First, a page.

The odd logic of tort reform – ctd.

Some of you remain unconvinced.  You are sure that tort reform (capping damages) is at least the best way to get a handle on high malpractice premiums.  I started with Texas, so let’s move on to California.  I’d tell that story, but Kevin Drum already did it so well:

We passed a law called MICRA in 1975 that limited noneconomic damages in malpractice cases to $250,000. Adjusted for inflation, that cap is now about the equivalent of $60,000. Nonetheless, its impact on malpractice premiums has been negligible. The chart below comes from the Foundation for Taxpayer and Consumer Rights, which definitely has a dog in the fight since it was founded by insurance industry scourge Harvey Rosenfield, who championed Proposition 103, an initiative that implemented state approval of insurance rates. It was passed in 1988.

Still, the results are pretty clear. After 1975, malpractice premiums continued to zoom upward, rising at an even higher rate than in other states. But after 1988 (that’s the green line for easy reference), California premiums leveled off while rates in the rest of the country continued to rise. The reason for this is pretty simple: large damage awards are actually pretty rare and don’t make up a huge proportion of total malpractice payouts. Capping them changes the picture, but it doesn’t change it that much. But it does substantially cut into trial lawyer income.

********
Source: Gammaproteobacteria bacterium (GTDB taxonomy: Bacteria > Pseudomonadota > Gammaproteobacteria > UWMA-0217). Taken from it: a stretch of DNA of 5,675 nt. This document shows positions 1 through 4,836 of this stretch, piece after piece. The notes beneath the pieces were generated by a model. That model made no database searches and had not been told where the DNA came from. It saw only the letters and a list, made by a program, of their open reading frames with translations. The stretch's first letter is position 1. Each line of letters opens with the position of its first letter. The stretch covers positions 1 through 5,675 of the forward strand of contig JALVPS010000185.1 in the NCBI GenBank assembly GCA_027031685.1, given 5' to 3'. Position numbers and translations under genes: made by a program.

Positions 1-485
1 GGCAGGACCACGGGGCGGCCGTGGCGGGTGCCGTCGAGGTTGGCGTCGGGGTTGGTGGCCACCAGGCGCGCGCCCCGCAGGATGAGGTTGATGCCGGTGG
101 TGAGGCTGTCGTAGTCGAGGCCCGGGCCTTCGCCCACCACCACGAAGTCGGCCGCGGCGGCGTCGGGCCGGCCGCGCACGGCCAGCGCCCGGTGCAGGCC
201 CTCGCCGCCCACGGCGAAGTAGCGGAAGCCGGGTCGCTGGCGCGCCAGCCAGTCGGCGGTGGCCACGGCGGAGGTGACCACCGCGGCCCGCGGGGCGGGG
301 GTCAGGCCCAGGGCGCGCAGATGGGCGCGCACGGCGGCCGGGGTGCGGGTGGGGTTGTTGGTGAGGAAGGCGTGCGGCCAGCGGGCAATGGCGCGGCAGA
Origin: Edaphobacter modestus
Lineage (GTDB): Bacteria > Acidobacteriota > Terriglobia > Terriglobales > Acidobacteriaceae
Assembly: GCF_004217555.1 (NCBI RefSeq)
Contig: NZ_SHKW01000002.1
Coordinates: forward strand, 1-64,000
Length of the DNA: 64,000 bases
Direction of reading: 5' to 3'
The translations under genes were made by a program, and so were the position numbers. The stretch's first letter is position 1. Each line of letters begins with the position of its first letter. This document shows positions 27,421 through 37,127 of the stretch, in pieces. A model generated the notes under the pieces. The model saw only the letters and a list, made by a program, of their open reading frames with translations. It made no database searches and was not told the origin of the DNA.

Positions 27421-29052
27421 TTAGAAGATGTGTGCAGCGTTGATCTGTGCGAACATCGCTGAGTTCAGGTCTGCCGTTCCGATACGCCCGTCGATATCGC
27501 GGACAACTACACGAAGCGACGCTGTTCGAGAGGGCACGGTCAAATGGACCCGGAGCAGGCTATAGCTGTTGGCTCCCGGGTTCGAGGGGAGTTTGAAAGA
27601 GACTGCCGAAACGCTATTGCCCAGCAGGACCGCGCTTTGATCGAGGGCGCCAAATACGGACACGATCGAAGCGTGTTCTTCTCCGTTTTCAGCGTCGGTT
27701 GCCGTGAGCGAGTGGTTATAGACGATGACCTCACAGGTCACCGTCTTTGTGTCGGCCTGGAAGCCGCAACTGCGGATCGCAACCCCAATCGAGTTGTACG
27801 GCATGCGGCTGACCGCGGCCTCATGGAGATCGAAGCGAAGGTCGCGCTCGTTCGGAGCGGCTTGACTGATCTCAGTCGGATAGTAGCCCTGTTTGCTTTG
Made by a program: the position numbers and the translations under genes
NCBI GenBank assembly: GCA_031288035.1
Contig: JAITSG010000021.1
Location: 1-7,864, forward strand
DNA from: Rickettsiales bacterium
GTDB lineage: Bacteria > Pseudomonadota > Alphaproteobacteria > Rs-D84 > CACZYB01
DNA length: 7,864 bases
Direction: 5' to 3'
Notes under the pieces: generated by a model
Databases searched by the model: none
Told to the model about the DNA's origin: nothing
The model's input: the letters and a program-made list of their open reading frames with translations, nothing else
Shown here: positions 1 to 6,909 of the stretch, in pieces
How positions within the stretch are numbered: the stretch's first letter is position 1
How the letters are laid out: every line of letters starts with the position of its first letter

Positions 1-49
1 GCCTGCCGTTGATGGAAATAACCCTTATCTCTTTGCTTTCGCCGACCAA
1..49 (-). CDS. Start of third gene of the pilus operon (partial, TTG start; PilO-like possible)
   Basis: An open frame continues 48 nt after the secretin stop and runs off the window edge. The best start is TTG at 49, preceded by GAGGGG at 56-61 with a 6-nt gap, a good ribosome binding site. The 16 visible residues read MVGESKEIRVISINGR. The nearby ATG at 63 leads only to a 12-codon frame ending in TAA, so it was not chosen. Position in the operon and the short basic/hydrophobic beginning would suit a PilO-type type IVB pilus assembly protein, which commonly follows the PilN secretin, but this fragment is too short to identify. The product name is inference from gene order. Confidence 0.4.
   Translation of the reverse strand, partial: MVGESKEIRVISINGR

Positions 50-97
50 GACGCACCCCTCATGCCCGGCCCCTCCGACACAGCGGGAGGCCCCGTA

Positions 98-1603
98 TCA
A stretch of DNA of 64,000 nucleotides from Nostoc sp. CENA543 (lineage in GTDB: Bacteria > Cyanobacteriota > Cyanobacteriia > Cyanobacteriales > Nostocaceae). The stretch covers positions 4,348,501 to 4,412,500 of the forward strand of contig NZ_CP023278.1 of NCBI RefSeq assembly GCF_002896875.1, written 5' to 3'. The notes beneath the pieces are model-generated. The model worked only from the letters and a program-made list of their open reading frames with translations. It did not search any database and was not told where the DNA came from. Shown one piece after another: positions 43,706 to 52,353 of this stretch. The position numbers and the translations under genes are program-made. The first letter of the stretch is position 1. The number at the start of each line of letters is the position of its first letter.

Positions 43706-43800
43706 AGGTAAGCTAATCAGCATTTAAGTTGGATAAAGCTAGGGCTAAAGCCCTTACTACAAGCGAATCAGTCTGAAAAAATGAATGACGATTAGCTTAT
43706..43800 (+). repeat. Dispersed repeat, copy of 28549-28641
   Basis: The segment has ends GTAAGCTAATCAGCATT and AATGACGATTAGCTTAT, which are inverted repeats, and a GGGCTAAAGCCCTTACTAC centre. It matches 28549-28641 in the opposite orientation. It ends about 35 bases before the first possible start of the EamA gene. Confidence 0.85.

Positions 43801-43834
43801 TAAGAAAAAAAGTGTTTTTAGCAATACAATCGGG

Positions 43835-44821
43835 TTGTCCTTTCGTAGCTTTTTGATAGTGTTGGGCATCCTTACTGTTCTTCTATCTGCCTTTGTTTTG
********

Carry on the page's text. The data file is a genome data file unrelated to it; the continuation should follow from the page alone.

California’s capping damage awards in 1975 did little to decrease malpractice premiums in California over the next 13 years.  However, allowing government regulation of insurance premiums since 1988 seems to have done quite a bit to keep rates from rising.

So why are so many of the physicians writing me clamoring for the former and not for the latter?

Share on twitter
Share on facebook
Share on linkedin
Share on reddit
Share on email

Hidden information below

Subscribe

* indicates required
Email Format